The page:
NHL: Stanley Cup Playoffs-Carolina Hurricanes at Boston Bruins

Hurricanes defenseman Dougie Hamilton skates to the penalty box during the third period of Thursday’s Game 1 of the Eastern Conference finals.

Dougie Hamilton, former first-round draft choice of the Boston Bruins, reportedly asked for and was granted a trade out of town. He never publicly shared why he was unhappy in Boston.

Thursday night there was no doubting what made him unhappy at TD Garden. He was sent to the penalty box twice, first for roughing and then for interference. The roughing penalty against Joakim Nordstrom 2:41 into the third period came led to the go-ahead goal by Patrice Bergeron just 13 seconds later in the Bruins’ come-from-behind 5-2 victory over the Hurricanes in the opener of the Eastern Conference final best-of-seven series.

A few minutes later, Hamilton was sent to the box for interference.

“Well, I just watched both of them, so I didn’t agree with either, so not much else to say,” Hamilton said. “The game’s over now, and nothing we can do about it now.”

It was the Bruins’ second power-play goal in a span of 28 seconds. Marcus Johansson had tied it with a power-play goal just 15 seconds before the first penalty.

Momentum crusher?

“Yeah, for sure,” Hamilton said. “I think we were playing a, I guess, not bad game, but had the lead in the third and took some penalties and gave them the lead, so tough to come back from that.”

Hamilton said he was “not going to comment on the refs,” and then when asked if he thought the penalties were undisciplined or unfortunate said, “I don’t think they were penalties, so neither.”

He said he did not receive an explanation for the penalties. He said it was a tough way to lose a game the Hurricanes led, 2-1, heading into the third period.

“Yeah, for sure it stings,” Hamilton said. “Obviously, we know we can be better obviously, but it stings when you lose like that, for sure.”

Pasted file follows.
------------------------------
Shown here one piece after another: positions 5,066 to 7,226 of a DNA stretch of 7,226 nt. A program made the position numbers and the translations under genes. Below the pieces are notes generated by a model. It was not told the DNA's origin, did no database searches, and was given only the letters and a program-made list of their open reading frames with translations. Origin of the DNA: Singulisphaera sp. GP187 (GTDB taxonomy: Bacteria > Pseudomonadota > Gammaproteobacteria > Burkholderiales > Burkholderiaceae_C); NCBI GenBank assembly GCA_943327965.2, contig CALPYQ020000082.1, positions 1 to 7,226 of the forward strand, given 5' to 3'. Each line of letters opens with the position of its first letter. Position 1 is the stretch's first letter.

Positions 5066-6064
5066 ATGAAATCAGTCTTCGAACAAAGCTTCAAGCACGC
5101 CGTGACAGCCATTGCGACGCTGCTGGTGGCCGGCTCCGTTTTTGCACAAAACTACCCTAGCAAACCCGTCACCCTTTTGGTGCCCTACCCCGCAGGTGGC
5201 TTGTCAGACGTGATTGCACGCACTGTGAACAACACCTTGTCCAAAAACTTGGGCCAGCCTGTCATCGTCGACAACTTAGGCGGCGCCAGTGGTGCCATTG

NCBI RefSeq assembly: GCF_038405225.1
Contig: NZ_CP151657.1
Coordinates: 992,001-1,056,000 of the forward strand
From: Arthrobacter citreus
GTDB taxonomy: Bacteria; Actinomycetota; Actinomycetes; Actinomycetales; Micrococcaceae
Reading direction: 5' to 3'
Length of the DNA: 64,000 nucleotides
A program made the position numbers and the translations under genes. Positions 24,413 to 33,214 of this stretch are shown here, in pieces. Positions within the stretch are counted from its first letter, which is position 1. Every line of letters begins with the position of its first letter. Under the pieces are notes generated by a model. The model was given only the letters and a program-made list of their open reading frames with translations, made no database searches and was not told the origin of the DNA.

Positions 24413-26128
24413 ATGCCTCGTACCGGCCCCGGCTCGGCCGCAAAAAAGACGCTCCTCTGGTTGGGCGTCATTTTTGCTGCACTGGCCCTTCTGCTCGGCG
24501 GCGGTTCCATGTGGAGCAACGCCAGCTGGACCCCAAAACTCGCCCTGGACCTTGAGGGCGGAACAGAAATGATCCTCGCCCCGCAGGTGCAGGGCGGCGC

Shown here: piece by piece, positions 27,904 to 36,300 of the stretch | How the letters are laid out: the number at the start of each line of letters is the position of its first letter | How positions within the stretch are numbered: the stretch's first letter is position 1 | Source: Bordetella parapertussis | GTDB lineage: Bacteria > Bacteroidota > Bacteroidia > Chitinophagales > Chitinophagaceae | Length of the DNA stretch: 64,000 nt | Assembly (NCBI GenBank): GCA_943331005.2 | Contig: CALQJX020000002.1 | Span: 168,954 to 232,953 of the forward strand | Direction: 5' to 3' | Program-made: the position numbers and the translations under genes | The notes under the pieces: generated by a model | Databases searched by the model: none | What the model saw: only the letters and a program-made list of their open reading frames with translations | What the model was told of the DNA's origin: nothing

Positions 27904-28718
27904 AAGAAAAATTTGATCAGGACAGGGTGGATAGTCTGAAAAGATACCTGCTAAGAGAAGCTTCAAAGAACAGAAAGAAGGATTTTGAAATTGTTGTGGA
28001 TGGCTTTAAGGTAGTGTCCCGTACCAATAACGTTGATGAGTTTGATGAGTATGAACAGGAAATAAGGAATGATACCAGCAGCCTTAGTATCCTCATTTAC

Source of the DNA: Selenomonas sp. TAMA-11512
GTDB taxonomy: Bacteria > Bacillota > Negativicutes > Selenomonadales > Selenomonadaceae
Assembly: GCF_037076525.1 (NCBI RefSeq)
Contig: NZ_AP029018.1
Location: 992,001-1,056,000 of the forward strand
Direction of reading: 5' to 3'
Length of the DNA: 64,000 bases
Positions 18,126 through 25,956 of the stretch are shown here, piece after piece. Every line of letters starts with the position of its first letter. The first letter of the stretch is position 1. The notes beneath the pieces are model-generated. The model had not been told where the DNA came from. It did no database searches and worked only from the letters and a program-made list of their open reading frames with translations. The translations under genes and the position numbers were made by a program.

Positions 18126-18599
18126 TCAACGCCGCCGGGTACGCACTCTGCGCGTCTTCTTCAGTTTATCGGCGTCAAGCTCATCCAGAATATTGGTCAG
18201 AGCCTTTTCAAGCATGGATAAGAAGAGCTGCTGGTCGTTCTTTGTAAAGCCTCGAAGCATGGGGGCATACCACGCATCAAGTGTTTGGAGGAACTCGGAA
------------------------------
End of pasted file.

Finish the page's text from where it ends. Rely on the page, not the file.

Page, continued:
The Bruins have the highest power-play percentage this postseason.

“Yeah, we know how good they are, obviously, a lot of talent out there, and we can’t take penalties,” Hamilton said. “That’s the biggest thing, and tonight we did, and it bit us in the butt.”

At one point, Hamilton and Chara were nose-to-nose, barking at each other.

“Just a hockey play, I think,” Hamilton said. “An old friend.”

The fans derisively chanted his name for his trips to the penalty box.

“I mean, I don’t really care,” Hamilton said. “I’ve been chanted. They’ve chanted my name before, so for me, it is what it is. Obviously, unfortunate that I was in the box and taking those penalties, and I mean, it’s playoff hockey. That’s what you expect.”

Hurricanes coach Rod Brind’Amour declined comment when asked about Hamilton’s penalties.

“There’s no point in commenting on that,” he said. “There were penalties both ways I thought. Some were called and not called, so I mean there’s no point in getting into the officiating.”

Hamilton was playing with extra intensity, but Brind’Amour was not critical of that.

“Well, he’s playing on the edge,” Brind’Amour said. “We all were. Not me, but the guys were. He was trying to be engaged and maybe took it too far. I haven’t even looked at (the penalties). I’m as frustrated as everybody on some of the calls, but again, I think we got to kill them. We take a penalty, we have to kill them and we didn’t do that.”

The coach agreed with Hamilton in terms of the deflating effect of the penalties.

“Well, it took all of the momentum out,” Brind’Amour said. “Six minutes right away killing penalties. We had a couple of good chances near the end, but didn’t execute very well on the 6-on-5 and it ended up in our net, and the game’s over at that point.”